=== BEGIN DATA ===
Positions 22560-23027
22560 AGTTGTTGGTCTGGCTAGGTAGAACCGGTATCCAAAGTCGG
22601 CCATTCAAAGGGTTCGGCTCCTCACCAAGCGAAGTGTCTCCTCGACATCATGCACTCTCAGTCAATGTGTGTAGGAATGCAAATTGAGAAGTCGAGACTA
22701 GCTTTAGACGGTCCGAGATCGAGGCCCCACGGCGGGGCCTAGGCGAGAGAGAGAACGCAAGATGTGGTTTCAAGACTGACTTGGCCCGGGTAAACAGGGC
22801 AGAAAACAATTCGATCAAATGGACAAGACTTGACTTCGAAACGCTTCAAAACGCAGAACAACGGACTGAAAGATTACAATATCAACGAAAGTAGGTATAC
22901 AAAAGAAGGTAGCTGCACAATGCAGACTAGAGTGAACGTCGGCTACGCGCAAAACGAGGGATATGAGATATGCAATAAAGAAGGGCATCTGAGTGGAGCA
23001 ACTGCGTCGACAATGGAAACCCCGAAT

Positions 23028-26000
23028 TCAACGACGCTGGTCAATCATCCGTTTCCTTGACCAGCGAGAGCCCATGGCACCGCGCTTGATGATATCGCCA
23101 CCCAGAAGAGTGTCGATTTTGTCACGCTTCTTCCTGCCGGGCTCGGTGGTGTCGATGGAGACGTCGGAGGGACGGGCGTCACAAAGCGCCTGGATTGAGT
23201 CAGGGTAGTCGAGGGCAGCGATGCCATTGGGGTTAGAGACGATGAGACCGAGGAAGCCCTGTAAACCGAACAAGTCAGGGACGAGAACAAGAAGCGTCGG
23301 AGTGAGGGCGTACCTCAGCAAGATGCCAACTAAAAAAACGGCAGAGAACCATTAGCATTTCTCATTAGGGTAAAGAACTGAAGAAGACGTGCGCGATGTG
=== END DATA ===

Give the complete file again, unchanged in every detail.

Positions 22560-23027
22560 AGTTGTTGGTCTGGCTAGGTAGAACCGGTATCCAAAGTCGG
22601 CCATTCAAAGGGTTCGGCTCCTCACCAAGCGAAGTGTCTCCTCGACATCATGCACTCTCAGTCAATGTGTGTAGGAATGCAAATTGAGAAGTCGAGACTA
22701 GCTTTAGACGGTCCGAGATCGAGGCCCCACGGCGGGGCCTAGGCGAGAGAGAGAACGCAAGATGTGGTTTCAAGACTGACTTGGCCCGGGTAAACAGGGC
22801 AGAAAACAATTCGATCAAATGGACAAGACTTGACTTCGAAACGCTTCAAAACGCAGAACAACGGACTGAAAGATTACAATATCAACGAAAGTAGGTATAC
22901 AAAAGAAGGTAGCTGCACAATGCAGACTAGAGTGAACGTCGGCTACGCGCAAAACGAGGGATATGAGATATGCAATAAAGAAGGGCATCTGAGTGGAGCA
23001 ACTGCGTCGACAATGGAAACCCCGAAT

Positions 23028-26000
23028 TCAACGACGCTGGTCAATCATCCGTTTCCTTGACCAGCGAGAGCCCATGGCACCGCGCTTGATGATATCGCCA
23101 CCCAGAAGAGTGTCGATTTTGTCACGCTTCTTCCTGCCGGGCTCGGTGGTGTCGATGGAGACGTCGGAGGGACGGGCGTCACAAAGCGCCTGGATTGAGT
23201 CAGGGTAGTCGAGGGCAGCGATGCCATTGGGGTTAGAGACGATGAGACCGAGGAAGCCCTGTAAACCGAACAAGTCAGGGACGAGAACAAGAAGCGTCGG
23301 AGTGAGGGCGTACCTCAGCAAGATGCCAACTAAAAAAACGGCAGAGAACCATTAGCATTTCTCATTAGGGTAAAGAACTGAAGAAGACGTGCGCGATGTG